All-new, CBS 6 News App launch Monday

South Carolina flooding: Death toll rises to 9

This is an archived article and the information in the article may be outdated. Please look at the time stamp on the story to see when it was last updated.

COLUMBIA, South Carolina — Nine people are now reported dead in weather-related incidents in South Carolina, Gov. Nikki Haley said Monday at a news conference. After days of epic rainfall totaling more than 25 inches in spots, dozens of roads and miles of interstate highways were closed and more than half the state was affected by flooding Monday morning, prompting authorities to encourage people to stay home and away from danger.

The hardest-hit swath of South Carolina stretches from the capital of Columbia, in the middle of the state, all the way to the coast, from Georgetown down to Charleston. On Sunday, Columbia endured its rainiest day in history, according to the National Weather Service. Much of Charleston was drenched by 2 feet of rainfall.

At least 600 National Guardsmen, 11 aircraft and eight swift water rescue teams worked to rescue people from turbulent floodwaters over the weekend, according to Gov. Nikki Haley. They performed more than 200 water rescues between Saturday night and Sunday afternoon, the state Emergency Management Division said.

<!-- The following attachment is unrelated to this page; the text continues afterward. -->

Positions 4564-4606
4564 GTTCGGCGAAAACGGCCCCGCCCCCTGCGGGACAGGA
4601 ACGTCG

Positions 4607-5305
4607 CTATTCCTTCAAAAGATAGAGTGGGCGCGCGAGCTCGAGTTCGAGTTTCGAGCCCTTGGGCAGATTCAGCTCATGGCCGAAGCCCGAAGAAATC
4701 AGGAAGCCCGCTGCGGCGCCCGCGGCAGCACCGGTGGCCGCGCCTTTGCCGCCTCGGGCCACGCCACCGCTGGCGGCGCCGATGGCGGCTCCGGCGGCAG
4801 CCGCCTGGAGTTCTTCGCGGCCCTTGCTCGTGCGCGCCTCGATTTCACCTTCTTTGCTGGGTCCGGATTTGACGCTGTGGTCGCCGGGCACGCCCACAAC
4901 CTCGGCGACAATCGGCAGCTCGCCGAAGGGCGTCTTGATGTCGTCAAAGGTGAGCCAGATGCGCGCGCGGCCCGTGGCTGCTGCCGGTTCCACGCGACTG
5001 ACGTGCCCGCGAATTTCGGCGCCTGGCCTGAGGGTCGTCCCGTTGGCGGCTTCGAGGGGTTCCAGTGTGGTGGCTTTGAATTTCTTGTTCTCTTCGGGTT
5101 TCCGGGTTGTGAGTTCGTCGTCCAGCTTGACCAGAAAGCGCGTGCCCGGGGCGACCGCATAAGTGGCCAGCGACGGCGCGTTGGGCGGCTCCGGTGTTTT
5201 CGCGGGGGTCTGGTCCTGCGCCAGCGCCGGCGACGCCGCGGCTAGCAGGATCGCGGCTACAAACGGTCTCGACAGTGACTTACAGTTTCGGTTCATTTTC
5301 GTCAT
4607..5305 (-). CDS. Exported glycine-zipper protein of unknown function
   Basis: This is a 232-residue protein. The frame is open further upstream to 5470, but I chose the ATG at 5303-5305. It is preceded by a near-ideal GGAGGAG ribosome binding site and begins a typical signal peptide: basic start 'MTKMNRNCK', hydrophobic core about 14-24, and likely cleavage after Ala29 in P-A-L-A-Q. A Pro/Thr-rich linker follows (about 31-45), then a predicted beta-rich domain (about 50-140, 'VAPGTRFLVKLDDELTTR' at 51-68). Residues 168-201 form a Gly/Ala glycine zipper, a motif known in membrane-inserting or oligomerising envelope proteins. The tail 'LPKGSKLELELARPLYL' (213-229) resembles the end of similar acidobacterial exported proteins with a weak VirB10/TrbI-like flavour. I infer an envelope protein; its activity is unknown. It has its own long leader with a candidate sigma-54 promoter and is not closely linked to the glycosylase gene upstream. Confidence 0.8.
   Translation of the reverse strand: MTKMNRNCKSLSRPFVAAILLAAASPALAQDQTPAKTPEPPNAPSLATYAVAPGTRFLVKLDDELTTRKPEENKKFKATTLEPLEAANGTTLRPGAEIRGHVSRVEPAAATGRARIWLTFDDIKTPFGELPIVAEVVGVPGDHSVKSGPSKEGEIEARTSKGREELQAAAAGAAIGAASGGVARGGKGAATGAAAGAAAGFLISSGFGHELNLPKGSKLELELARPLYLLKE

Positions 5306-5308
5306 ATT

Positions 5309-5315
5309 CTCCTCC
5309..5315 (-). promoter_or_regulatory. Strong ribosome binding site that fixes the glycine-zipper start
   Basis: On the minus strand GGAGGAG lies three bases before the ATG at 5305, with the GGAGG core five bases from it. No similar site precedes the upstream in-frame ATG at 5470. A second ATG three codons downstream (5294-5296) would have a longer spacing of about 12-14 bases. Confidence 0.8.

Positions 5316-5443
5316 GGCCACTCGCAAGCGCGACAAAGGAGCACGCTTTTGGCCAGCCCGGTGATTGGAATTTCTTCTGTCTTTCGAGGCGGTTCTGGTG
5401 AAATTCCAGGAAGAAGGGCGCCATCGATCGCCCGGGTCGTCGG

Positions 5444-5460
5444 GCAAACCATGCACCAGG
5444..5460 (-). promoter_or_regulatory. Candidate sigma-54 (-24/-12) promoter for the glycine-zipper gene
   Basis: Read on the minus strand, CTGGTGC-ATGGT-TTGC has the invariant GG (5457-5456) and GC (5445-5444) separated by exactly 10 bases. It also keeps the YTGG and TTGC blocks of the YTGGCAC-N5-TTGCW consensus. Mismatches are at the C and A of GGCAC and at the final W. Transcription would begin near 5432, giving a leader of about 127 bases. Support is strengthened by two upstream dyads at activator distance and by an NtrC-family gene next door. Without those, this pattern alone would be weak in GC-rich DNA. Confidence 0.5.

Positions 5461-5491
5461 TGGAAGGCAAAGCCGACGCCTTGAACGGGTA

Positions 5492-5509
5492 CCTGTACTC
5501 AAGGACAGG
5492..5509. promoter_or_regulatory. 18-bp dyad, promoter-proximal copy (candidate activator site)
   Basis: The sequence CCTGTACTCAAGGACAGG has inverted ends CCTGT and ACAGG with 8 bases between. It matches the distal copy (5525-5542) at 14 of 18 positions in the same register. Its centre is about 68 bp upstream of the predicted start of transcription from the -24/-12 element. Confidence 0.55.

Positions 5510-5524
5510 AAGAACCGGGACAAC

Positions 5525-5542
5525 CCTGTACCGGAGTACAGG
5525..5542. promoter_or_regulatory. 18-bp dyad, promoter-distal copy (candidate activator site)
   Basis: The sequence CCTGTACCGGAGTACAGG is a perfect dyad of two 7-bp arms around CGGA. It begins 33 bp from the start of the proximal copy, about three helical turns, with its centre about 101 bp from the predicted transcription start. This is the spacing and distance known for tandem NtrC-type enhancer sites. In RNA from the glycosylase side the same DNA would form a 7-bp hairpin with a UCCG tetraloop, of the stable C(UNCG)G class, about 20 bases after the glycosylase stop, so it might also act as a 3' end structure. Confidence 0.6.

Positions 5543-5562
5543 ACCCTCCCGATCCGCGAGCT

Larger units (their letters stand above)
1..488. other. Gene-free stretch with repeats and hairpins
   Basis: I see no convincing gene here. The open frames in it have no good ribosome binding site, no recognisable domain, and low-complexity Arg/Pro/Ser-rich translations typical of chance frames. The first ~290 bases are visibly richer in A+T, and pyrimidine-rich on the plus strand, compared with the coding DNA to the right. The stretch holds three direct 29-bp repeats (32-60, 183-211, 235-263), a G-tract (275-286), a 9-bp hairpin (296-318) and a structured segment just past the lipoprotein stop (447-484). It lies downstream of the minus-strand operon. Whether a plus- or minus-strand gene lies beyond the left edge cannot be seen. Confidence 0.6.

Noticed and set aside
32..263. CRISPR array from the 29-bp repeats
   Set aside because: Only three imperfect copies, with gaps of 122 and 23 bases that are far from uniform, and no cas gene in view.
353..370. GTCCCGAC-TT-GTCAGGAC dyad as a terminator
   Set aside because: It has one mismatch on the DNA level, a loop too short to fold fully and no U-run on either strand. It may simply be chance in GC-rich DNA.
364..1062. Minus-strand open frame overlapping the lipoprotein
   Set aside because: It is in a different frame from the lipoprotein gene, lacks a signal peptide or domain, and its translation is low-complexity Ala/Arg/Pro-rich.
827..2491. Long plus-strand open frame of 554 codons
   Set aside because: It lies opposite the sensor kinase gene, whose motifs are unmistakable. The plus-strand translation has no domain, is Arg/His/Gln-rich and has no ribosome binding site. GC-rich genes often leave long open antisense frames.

It’s all the result of a weather system that funneled tropical moisture into South Carolina and refused to move on, CNN meteorologist Chad Myers said.

“It was a garden hose that just kept pouring ashore in one spot, and that spot was South Carolina,” he said.

State officials described it as a 1,000-year storm — referring to weather terminology describing a storm with a 1-in-1,000 chance of happening in any given year.

“This is an incident we’ve never dealt with before,” Haley said Sunday.

While the rain is beginning to move out of the region, as much as an additional 2 inches could fall, Myers said. But some rivers may not crest for possibly two weeks, he said, meaning parts of the state will be dealing with flooding for some time.

Notice: you are using an outdated browser. Microsoft does not recommend using IE as your default browser. Some features on this website, like video and images, might not work properly. For the best experience, please upgrade your browser.